Dario Robleto
Unknown and Solitary Seas:

Dreams and Emotions of the 19th Century

November 4, 2019–January 18, 2020

Johnson-Kulukundis Family Gallery
Hours: Noon–5 PM, Monday–Saturday
Byerly Hall, 8 Garden Street, Cambridge, MA 02138

Opening talk and reception: November 4, 2019 at 5 p.m.

Unknown and Solitary Seas (Dreams and Emotions of the 19th Century), 2018. Earliest waveform recordings of blood flowing from the heart and in the brain during sleep, dreaming and various emotional states (1874-96), rendered and 3-D printed in brass-plated stainless steel; lacquered maple, 22k gold leaf.

Unknown and Solitary Seas (Dreams and Emotions of the 19th Century), 2018. Earliest waveform recordings of blood flowing from the heart and in the brain during sleep, dreaming and various emotional states (1874-96), rendered and 3-D printed in brass-plated stainless steel; lacquered maple, 22k gold leaf.

Dario Robleto’s exhibition for the Radcliffe Institute examines the 19th-century origins of the pulse wave as a graphic expression of internal life. Robleto explores the profundity and confusion of this early moment, when ineffable emotional and sensory experiences first became visible as data. These waveforms eventually led to the voracious clinical data collection of today, but the earliest experiments were delicate and hesitant: pulse waves were traced into sooted paper with a stylus made of a single human hair, and scientists were not sure how (or whether) to interpret them. Robleto’s multimedia installation, based on extensive archival research, reawakens the intimacy, beauty, and emotional complexity of these first waveforms drawn from and by the heart. Sculpting them in steel and brass, printing and retrieving them from new layers of soot, and converting them into video and engineered sound, Robleto encourages us to attend to them with resonant forms of empathy, to reflect upon the lives of the 19th-century subjects who bequeathed them to us—and ultimately to imagine more heartfelt ways of inheriting and interpreting historical data.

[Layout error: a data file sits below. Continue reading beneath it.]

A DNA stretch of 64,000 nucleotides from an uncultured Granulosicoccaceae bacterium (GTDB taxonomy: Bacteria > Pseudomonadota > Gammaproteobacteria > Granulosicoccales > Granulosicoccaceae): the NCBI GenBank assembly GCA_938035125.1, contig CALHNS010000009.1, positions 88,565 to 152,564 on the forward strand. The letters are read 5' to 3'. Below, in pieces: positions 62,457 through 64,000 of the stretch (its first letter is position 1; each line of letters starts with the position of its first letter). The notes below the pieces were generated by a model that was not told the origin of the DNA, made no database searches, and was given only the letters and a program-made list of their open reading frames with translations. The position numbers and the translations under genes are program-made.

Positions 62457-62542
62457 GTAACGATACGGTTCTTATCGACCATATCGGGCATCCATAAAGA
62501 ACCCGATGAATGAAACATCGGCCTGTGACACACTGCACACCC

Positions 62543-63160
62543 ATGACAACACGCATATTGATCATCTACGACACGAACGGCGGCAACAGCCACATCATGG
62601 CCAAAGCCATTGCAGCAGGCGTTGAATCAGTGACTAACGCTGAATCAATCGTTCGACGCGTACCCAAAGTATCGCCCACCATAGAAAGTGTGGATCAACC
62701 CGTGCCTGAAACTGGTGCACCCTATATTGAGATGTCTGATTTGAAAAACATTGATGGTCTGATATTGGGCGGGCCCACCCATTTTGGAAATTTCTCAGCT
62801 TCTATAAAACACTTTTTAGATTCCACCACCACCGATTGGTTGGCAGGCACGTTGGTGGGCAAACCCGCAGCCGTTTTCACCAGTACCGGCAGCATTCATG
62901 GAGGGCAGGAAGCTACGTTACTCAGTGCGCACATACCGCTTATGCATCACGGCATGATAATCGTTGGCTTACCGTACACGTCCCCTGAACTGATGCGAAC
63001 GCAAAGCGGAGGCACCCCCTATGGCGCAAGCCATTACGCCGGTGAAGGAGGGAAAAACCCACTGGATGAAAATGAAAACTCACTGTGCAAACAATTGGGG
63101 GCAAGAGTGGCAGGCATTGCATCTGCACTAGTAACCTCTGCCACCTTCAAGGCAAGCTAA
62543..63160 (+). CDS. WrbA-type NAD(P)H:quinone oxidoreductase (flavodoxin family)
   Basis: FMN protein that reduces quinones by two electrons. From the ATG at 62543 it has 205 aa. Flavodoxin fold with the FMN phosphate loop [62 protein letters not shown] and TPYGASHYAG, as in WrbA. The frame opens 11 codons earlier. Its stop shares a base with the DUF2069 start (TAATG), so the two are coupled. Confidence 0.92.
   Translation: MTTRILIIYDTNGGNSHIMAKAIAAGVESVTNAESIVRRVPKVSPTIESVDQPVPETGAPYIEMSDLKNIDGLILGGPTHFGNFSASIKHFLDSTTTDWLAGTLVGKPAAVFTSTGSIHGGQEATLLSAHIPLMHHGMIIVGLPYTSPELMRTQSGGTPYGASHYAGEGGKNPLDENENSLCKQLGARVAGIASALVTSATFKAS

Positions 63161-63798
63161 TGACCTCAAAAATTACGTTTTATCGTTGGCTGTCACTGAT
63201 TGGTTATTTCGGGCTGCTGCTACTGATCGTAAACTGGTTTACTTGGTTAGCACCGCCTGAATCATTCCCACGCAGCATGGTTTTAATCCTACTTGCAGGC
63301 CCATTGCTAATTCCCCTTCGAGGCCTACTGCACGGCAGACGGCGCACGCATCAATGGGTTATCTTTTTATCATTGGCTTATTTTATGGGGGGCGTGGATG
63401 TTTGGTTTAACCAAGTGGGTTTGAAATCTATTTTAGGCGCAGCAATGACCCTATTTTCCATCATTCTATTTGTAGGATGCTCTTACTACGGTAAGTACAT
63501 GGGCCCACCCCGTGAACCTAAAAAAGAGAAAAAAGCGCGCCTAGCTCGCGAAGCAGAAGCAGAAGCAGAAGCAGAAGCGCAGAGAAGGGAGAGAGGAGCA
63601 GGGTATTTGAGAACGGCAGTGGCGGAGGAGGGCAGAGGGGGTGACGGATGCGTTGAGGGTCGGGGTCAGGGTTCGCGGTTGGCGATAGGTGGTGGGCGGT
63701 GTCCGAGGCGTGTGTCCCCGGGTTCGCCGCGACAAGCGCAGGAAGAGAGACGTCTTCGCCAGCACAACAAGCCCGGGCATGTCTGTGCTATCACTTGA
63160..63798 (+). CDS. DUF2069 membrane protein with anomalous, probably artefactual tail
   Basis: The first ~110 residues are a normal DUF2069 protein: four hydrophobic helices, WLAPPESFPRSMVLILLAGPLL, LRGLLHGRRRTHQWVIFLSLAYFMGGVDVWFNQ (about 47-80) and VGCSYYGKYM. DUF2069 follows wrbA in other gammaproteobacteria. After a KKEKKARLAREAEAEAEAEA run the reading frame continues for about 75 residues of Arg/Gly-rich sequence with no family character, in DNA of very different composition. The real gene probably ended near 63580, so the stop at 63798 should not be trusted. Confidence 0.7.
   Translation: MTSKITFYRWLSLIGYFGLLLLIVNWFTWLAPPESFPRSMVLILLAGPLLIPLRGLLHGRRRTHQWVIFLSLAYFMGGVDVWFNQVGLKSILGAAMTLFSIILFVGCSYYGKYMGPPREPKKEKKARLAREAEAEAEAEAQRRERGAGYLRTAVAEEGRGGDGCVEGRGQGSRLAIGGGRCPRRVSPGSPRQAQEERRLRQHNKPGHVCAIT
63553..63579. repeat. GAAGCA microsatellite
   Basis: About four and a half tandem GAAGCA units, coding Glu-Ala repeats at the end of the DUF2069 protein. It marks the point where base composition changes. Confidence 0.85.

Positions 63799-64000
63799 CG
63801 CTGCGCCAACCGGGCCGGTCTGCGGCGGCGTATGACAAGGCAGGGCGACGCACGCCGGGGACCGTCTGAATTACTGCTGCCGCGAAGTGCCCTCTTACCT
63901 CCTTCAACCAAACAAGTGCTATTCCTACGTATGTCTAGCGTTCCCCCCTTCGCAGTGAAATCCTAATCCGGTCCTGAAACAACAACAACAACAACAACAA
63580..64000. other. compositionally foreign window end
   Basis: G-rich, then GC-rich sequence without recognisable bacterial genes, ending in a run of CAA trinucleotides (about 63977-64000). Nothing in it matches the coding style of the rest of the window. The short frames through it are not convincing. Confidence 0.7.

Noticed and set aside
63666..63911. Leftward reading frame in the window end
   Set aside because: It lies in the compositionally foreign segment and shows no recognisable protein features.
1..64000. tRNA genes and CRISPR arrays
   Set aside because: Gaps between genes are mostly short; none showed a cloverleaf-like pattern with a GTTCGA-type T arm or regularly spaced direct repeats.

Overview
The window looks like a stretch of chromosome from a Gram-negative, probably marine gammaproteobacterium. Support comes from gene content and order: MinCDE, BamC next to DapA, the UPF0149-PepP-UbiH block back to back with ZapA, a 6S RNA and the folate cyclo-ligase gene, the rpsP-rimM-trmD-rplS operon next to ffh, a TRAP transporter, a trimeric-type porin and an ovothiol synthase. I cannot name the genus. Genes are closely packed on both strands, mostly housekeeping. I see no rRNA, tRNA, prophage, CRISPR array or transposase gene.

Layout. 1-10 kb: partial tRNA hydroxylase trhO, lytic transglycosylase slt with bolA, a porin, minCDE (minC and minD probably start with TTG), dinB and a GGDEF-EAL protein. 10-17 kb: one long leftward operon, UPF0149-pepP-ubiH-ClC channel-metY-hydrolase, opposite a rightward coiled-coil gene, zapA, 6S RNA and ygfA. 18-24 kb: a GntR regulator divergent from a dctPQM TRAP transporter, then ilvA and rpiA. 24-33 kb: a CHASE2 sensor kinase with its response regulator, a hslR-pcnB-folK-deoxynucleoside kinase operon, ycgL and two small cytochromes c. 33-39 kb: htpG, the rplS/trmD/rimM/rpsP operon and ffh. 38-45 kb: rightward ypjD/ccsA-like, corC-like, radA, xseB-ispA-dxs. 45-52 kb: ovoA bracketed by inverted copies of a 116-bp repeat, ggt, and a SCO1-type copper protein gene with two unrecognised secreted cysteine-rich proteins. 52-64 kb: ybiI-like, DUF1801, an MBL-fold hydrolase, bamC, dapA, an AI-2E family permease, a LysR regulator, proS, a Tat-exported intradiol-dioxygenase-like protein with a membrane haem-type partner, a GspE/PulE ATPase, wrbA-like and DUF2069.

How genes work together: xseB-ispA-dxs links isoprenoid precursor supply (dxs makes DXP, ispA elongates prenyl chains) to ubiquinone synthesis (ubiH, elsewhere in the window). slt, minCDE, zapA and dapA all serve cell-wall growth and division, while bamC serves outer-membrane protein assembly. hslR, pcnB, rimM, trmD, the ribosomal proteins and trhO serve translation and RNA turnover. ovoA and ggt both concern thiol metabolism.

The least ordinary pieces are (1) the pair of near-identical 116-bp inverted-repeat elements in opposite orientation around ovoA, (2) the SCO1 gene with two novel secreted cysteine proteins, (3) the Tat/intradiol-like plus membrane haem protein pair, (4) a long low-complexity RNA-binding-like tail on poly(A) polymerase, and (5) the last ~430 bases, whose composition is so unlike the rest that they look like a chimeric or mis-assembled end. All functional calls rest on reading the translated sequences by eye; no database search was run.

Throughout his 20-year career as an artist, Robleto has sought to cultivate rigorous, mutually transformative interactions among the arts, humanities, and sciences. Tapping into multiple creative traditions ranging from astrophysics and paleontology to poetry and DJ culture, his work has focused with particular intensity on theories and practices of recording and on the material and emotional structures of intergenerational relay and memory. His work has been exhibited widely and is held in prominent collections including the Hirshhorn Museum and Sculpture Garden, the Los Angeles County Museum of Art, the Menil Collection, and the Whitney Museum of American Art. He has been a research fellow or artist in residence at the Robert Rauschenberg Foundation, the SETI Institute, the Smithsonian National Museum of American History, the Space Telescope Science Institute, and a wide variety of other cultural and academic institutions. Robleto is currently serving as the first artist-at-large at Northwestern University’s McCormick School of Engineering and Applied Science and the Block Museum of Art. He lives and works in Houston, Texas.

Exhibition organized by Jennifer L. Roberts, Johnson-Kulukundis Family Faculty Director of the Arts at the Radcliffe Institute and Elizabeth Cary Agassiz Professor of the Humanities in the Faculty of Arts and Sciences, Harvard University